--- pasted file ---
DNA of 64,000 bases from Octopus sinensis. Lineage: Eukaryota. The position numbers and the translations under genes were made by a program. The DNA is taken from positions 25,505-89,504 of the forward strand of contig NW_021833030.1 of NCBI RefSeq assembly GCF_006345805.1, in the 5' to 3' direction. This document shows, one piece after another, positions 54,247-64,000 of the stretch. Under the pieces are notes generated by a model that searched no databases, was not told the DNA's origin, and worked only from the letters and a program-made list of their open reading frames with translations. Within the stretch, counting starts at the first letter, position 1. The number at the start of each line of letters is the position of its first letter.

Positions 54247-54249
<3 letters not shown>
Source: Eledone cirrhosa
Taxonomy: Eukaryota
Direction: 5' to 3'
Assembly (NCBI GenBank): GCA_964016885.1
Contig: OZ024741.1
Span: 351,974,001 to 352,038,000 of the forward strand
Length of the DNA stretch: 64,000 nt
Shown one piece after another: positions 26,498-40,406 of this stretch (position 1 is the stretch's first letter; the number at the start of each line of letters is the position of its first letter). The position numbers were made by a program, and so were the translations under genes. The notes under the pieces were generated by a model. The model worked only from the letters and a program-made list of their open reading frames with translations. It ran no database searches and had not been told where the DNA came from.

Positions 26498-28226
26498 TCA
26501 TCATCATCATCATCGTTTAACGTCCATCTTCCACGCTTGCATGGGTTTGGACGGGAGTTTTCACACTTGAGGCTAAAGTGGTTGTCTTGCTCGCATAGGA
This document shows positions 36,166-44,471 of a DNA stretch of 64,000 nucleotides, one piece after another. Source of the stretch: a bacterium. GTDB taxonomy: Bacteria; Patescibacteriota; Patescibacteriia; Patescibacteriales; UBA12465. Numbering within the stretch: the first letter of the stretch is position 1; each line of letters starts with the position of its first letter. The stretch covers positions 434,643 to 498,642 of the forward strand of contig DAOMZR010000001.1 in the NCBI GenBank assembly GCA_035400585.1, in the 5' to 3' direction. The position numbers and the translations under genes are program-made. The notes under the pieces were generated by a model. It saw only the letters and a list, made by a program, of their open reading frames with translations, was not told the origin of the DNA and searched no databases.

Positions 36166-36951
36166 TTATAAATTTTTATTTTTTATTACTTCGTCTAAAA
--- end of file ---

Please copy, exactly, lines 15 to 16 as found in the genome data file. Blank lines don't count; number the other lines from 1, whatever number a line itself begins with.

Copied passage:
This document shows positions 36,166-44,471 of a DNA stretch of 64,000 nucleotides, one piece after another. Source of the stretch: a bacterium. GTDB taxonomy: Bacteria; Patescibacteriota; Patescibacteriia; Patescibacteriales; UBA12465. Numbering within the stretch: the first letter of the stretch is position 1; each line of letters starts with the position of its first letter. The stretch covers positions 434,643 to 498,642 of the forward strand of contig DAOMZR010000001.1 in the NCBI GenBank assembly GCA_035400585.1, in the 5' to 3' direction. The position numbers and the translations under genes are program-made. The notes under the pieces were generated by a model. It saw only the letters and a list, made by a program, of their open reading frames with translations, was not told the origin of the DNA and searched no databases.

Positions 36166-36951